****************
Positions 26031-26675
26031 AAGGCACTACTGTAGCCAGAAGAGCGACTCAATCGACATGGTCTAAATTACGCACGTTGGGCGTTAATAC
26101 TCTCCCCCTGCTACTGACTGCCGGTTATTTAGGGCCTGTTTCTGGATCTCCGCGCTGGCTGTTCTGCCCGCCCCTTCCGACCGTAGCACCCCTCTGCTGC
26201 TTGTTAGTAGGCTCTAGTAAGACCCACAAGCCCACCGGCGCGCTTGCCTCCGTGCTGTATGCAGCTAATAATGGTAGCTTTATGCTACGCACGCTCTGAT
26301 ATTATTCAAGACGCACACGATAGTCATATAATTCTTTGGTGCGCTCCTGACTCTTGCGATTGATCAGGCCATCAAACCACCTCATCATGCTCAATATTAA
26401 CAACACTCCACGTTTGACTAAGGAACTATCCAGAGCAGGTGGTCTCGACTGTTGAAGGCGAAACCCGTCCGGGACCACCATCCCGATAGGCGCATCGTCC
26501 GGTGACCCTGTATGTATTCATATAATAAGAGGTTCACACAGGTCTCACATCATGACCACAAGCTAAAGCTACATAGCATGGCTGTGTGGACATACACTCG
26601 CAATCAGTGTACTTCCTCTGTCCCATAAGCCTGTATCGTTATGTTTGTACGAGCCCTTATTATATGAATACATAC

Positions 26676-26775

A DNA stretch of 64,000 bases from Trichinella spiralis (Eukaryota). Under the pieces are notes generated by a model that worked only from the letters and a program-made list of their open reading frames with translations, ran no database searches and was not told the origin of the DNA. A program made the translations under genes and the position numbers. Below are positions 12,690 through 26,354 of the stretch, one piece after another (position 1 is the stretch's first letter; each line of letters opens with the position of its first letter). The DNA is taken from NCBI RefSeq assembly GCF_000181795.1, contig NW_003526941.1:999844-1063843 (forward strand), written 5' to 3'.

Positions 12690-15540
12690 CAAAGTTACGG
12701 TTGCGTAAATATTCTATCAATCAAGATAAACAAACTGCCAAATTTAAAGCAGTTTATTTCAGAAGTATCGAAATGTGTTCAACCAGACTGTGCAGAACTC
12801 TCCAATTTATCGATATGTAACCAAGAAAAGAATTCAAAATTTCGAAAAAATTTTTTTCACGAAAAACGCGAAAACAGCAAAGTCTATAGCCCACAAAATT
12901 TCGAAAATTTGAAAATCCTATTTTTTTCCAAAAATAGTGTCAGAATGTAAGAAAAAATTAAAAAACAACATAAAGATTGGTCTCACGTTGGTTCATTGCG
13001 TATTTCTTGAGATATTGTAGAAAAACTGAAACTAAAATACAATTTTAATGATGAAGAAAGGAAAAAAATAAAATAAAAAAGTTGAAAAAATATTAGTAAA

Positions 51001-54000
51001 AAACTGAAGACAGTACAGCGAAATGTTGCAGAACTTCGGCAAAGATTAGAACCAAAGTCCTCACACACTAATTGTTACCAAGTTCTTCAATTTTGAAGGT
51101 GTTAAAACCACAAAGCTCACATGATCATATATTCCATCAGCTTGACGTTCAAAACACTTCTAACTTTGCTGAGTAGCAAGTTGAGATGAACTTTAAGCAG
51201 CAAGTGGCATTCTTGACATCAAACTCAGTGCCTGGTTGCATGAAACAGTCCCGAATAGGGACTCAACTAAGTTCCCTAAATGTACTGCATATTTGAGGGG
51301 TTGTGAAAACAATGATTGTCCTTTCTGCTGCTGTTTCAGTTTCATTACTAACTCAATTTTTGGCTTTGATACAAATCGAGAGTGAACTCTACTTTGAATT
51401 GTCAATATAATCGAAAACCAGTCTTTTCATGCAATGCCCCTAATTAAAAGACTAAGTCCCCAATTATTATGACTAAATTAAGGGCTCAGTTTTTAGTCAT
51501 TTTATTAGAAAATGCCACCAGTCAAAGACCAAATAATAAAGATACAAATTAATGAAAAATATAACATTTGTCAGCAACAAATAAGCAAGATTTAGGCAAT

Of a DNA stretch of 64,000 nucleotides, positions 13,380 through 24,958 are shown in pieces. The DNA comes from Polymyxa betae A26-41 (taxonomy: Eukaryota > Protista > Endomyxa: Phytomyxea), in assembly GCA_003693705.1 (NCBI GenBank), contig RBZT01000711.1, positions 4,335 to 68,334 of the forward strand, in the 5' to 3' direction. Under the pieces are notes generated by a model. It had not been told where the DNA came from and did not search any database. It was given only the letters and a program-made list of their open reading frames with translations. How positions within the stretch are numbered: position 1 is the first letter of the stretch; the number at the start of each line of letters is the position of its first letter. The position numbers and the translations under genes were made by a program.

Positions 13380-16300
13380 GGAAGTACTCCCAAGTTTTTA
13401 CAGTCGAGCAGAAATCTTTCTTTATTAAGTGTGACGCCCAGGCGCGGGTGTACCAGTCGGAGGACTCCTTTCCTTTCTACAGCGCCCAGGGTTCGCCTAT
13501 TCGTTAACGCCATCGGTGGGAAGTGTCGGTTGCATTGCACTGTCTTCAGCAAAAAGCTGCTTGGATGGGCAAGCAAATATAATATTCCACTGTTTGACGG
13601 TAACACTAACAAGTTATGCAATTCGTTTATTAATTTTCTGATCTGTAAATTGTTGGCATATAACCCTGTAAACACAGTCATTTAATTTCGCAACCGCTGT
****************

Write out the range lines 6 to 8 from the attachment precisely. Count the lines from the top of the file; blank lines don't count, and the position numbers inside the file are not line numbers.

26401 CAACACTCCACGTTTGACTAAGGAACTATCCAGAGCAGGTGGTCTCGACTGTTGAAGGCGAAACCCGTCCGGGACCACCATCCCGATAGGCGCATCGTCC
26501 GGTGACCCTGTATGTATTCATATAATAAGAGGTTCACACAGGTCTCACATCATGACCACAAGCTAAAGCTACATAGCATGGCTGTGTGGACATACACTCG
26601 CAATCAGTGTACTTCCTCTGTCCCATAAGCCTGTATCGTTATGTTTGTACGAGCCCTTATTATATGAATACATAC